Monday, November 26, 2012

Old School Anthology Novel

Book Worth Reading:

oldschoolOld School Anthology comes from Belfire Press and is edited by Louise Bohmer with an introduction by Bob Freeman. Old School, a traditional horror collection born of seven twisted minds, invites you back to a time when vampires and werewolves were monsters who made humans quiver in terror.
Fourteen short tales offered by David Dunwoody, Jackie Gamber, R. Scott McCoy,Natalie L. Sin, Horace James, Gregory L. Hall, and Louise Bohmer, all tied together by selected poems from Zombie Zak – Old School reminds one of terrors best not forgotten.
Within these pages, evil children terrorize, witches gather the teeth of the young, cosmic blobs eat the world, while creepy crawlies ruin a man’s life and a headless ghost seeks revenge. Wander down this spooky path with poems and stories that revive our nightmares about golems, harpies, and other forgotten creatures.
check it out here! 
read excerpt:
from David Dunwoody’s ‘The Missionary’
In the glow of the radio display, Johnny’s face took on a garish pallor. He had to be older than he’d said. Pushing forty, likely. She didn’t blame him for fudging the numbers a little–after all, she’d told him she was barely thirty, another lie–but out here in the dead of night, the excitement of flirting with a man she barely knew had given way to an uneasiness that had her stomach in knots.
“Johnny, please.”
“Suzun.” He cupped her shoulder and tried to draw her closer. She stiffened and looked away, long black strands falling over her face.
“It’s been a nice night,” she said quietly. “I’d hate to ruin it.”
“How is this ruining it?” He shifted towards her. Looking up, she saw the sweat stains under his arms, the juvenile desperation in his eyes. A far cry from the gentleman she’d met at the dog park. All of that, a deception–she’d been wrong again. She’d taken a chance, swallowed her uncertainty and reached out to a stranger, knowing he’d never otherwise take interest in the mousy Korean girl with the black Lab. There was just nothing here for her in this town, was there?
“I mean it,” she said, but he was no longer listening, and moved in to nuzzle her neck. His left hand stole into her skirt.
“Johnny!” She shoved him back and, without thinking, slapped him hard across the face. His skin flushed. His jaw tightened. “What the fuck—”
The night sky lit up, a brilliant orange light filling the car–and a split-second later, Johnny’s cry was dwarfed by the roar of a fiery missile streaking over the Chevy and down into the ravine. The trees parted and flew into the air like paper. Flames rose in a geyser from the point of thunderous impact.
Johnny was screaming, clawing at the steering wheel, jamming his foot on the accelerator despite the engine being off. Sue just stared into the ravine as the orange glow softened to a pulsing red, and as fire quietly climbed the trees bowing in the missile’s wake. No, not a missile… a meteor. Meteorite, rather. She remembered that from high school science. And she was already getting out of the car, all her fear gone, both of the meteorite’s cacophonous arrival and the gibbering man-boy in the driver’s seat.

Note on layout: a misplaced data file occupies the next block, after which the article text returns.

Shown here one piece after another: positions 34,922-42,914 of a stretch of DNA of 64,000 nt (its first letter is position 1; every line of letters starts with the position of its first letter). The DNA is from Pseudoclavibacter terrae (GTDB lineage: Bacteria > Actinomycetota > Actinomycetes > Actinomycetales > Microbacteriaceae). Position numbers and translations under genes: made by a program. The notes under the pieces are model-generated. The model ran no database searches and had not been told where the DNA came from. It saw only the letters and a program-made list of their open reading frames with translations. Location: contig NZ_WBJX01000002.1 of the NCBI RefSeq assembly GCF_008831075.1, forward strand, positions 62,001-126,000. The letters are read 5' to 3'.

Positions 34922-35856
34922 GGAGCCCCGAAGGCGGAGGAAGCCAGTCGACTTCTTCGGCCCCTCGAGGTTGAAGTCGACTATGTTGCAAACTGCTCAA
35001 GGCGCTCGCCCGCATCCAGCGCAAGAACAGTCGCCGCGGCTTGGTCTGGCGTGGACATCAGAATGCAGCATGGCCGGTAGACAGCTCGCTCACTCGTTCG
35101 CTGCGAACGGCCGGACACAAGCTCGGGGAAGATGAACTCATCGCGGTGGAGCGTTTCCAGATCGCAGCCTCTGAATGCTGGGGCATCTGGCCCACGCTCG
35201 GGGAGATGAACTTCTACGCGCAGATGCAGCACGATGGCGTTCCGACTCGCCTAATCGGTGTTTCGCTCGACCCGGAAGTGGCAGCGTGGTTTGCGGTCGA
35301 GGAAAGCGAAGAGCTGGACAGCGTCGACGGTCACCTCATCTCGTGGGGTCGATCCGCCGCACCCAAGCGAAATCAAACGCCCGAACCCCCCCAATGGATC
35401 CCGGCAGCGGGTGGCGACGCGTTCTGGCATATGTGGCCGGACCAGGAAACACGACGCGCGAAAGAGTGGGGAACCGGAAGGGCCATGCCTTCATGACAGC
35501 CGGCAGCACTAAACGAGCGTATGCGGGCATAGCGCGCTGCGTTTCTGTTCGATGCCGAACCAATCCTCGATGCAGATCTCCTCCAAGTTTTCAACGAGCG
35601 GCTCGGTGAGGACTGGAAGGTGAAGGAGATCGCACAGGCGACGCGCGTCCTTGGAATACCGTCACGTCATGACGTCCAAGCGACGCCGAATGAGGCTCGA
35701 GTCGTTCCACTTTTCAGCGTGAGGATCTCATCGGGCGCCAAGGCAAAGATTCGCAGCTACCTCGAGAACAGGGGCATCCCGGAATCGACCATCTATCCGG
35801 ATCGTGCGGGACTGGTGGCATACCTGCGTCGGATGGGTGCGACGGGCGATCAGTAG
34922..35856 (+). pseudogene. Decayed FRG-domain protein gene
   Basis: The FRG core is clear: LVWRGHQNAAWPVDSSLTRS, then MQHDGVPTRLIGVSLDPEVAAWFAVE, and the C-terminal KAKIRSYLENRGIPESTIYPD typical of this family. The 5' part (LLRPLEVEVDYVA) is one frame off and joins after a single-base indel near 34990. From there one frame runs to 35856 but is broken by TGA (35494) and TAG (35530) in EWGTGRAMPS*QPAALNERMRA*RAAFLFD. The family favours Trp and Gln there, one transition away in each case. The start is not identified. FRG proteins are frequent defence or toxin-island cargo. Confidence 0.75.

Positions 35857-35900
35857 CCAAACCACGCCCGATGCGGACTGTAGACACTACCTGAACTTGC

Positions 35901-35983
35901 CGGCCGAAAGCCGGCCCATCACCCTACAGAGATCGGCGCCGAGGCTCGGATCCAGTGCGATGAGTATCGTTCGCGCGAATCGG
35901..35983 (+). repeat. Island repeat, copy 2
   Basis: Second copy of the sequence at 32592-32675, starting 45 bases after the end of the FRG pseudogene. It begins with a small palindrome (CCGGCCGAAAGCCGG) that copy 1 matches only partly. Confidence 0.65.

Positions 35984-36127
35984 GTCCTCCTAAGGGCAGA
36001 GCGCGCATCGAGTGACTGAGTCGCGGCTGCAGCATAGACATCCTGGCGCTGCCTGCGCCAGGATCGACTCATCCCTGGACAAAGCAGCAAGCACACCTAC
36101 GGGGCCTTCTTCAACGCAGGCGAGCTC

She started carefully down the steep slope, gripping clusters of plants as she dug her heels into the earth.
“Hey!” Johnny shouted. She heard his door slam, and then he was crashing after her. “Wait! What are you doing?”
“I want to see!” she called back. She could glimpse the glowing crater clearly, what with the trees lying nearly horizontal around it; had to be twenty feet in diameter. Couldn’t tell how deep it was. That warm red glow defied definition. It was probably emanating from more fire down in the crater’s pit, but the light wasn’t just flickering. It was gentle, rhythmic… like a heartbeat.
Johnny seized her arm. “Are you out of your mind? The whole ravine’s going to go up in flames!”
“I just want to see.” Sue was transfixed by the light.
Johnny pulled her roughly back. “Sue, we’ve got to go!” He patted the pockets of his jeans and muttered, “Phone’s in my jacket. C’mon Sue. Please.”
The crackling of burning wood reached her ears. Smoke rose in plumes from around the crater–not from the crater itself, only the trees. There was something in there, she knew, something alive. But the fire was spreading now, and if she continued down into the ravine she’d likely find herself trapped.
“All right.” She turned, shaking off Johnny’s hand, and started back up the incline. At least the evening had ended on an interesting note.
Behind her, Johnny shrieked.
Sue turned, nearly losing her footing, arms flying out to grab handfuls of tall grass. Backlit by the growing fire, Johnny was a mere silhouette, but there was something around his leg, something emitting a pulsing red-orange hue–a tentacle of sorts that expanded both upward and downward to cover Johnny’s thigh and his foot. He was beating at the thing, and in its light Sue could now make out his face. It was contorted in agony. Every time he struck at the mass on his leg he howled. His fists were raw and bloody. The mass crawled up his waist, and blood spread through the material of his shirt. What is it doing to him?
Seconds later, there was no doubt. Seconds later, when he retched violently and folded over, spitting up blood-tinged bile, his body was scissored in half at the belly, torso falling into the grass while the pulsing red-orange mass closed over its gory prize and… consumed it.
The thing had doubled in size since it grabbed hold of him. It spread greedily over Johnny’s torso in an instant.
Sue coughed, smoke pouring into her lungs. The flames had crawled past the scene of Johnny’s gruesome death and were within feet of her. Her eyes were stinging and pinched shut, refusing to open. She turned blindly to run. Her foot slipped. She tumbled back into searing heat.

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